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"Do I have a heart condition?"
I am a 14 year old male. I constantly have pain on the left side of my chest, which is accompanied with a full ache in the left jaw. I was taken to the ER, where I had an ECG. The results showed that my heart was absolutely fine. However, chest pain, jaw pain, and shortness of breath are still concerning symptoms that I have regularly. It should perhaps be noted that I do suffer from a generalized anxiety disorder, along with some hypochondria. Additionally, currently my left jaw aches and my right shoulder aches very badly as well. No other symptoms are being experienced. The shoulder pain is new, and I'm wondering if this, in confluence with the jaw pain, is indicative of a heart condition. Also, just to let you know, I am 14 years of age, not over weight, do not have high blood pressure or cholesterol, and have very little heart disease in my family. I am wondering what could be plaguing me.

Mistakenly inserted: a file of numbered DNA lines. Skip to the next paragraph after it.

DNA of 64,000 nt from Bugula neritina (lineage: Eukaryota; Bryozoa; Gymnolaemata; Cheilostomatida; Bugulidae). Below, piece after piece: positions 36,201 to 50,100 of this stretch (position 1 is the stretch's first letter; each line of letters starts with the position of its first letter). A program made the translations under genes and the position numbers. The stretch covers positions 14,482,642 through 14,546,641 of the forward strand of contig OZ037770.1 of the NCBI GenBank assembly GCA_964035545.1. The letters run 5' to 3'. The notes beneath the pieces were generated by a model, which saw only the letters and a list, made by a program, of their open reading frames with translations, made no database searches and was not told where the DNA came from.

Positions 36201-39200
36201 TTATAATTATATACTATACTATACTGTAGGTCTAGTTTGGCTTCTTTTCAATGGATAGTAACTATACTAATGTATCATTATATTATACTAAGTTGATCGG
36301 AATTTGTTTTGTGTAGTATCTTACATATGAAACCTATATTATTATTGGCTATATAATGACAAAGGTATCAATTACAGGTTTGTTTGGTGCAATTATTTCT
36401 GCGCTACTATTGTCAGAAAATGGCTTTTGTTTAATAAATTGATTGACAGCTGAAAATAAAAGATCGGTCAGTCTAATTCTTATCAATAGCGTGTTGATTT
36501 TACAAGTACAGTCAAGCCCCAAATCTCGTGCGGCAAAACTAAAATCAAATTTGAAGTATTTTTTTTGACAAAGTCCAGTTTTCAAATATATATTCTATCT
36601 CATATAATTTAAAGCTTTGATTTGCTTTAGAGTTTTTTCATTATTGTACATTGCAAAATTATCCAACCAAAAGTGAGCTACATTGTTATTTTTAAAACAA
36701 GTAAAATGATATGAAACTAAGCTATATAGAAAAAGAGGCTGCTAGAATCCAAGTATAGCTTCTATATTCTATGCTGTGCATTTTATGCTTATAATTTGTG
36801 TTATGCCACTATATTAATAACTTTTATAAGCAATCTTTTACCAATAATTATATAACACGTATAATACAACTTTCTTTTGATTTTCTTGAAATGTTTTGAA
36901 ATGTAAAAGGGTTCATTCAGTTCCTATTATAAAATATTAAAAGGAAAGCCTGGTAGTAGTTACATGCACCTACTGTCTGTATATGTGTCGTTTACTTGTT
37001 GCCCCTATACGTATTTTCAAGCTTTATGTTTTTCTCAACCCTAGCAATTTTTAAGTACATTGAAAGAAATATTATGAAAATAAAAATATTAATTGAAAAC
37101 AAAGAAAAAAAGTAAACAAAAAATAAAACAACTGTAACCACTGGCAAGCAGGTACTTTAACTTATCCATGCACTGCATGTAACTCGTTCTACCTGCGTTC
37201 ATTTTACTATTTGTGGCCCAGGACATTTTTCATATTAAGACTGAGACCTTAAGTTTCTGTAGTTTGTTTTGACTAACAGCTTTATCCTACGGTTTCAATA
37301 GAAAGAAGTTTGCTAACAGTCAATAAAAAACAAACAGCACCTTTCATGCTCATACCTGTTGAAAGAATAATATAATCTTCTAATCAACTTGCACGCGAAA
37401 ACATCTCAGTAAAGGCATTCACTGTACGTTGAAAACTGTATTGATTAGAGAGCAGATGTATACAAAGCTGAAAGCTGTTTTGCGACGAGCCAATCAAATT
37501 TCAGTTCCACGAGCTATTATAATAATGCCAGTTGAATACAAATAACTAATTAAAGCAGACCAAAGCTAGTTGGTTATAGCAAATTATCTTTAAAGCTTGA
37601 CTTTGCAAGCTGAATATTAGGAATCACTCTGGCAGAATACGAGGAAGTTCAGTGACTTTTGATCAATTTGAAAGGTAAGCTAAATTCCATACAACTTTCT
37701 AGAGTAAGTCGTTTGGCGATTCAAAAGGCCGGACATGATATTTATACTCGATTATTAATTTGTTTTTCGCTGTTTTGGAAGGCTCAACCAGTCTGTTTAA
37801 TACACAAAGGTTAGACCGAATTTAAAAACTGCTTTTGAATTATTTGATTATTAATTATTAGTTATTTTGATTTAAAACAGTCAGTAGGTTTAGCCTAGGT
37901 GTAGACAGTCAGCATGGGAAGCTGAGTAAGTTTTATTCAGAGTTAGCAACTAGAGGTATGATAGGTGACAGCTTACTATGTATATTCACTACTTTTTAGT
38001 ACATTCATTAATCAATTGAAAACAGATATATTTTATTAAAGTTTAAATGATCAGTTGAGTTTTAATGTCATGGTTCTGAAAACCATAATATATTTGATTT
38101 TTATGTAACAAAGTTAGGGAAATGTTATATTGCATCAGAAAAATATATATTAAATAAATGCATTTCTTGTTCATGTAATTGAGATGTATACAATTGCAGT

I am sorry to hear about these troubling symptoms. I encourage you to arrange to see a pediatrician. It is not possible to provide an accurate diagnosis without performing a thorough, in-person evaluation. A myocardial infarction, or heart attack, occurs when a cholesterol plaque in your coronary arteries fractures, leading to a blood clot. Patients often experience chest pain that can radiate to their arm or jaw. They often also note shortness of breath, sweatiness, nausea, and vomiting. Risk factors for this include age, male gender, smoking, high cholesterol, and high blood pressure. It is very rare for someone your age to suffer a myocardial infarction. However, it can occur in certain genetic conditions and in those suffering from certain autoimmune disorders. I strongly encourage you to discuss this with a pediatrician. The shoulder pain may be a separate issue, especially as it has occurred more recently. Possibilities include a bone fracture, muscle damage, damage to the cartilage lining the shoulder joint, as well as tendon or ligament damage. It is also possible that your anxiety disorder is contributing to your symptoms. However, you will need a thorough history, physical exam, and EKG performed by a pediatrician to evaluate your symptoms.
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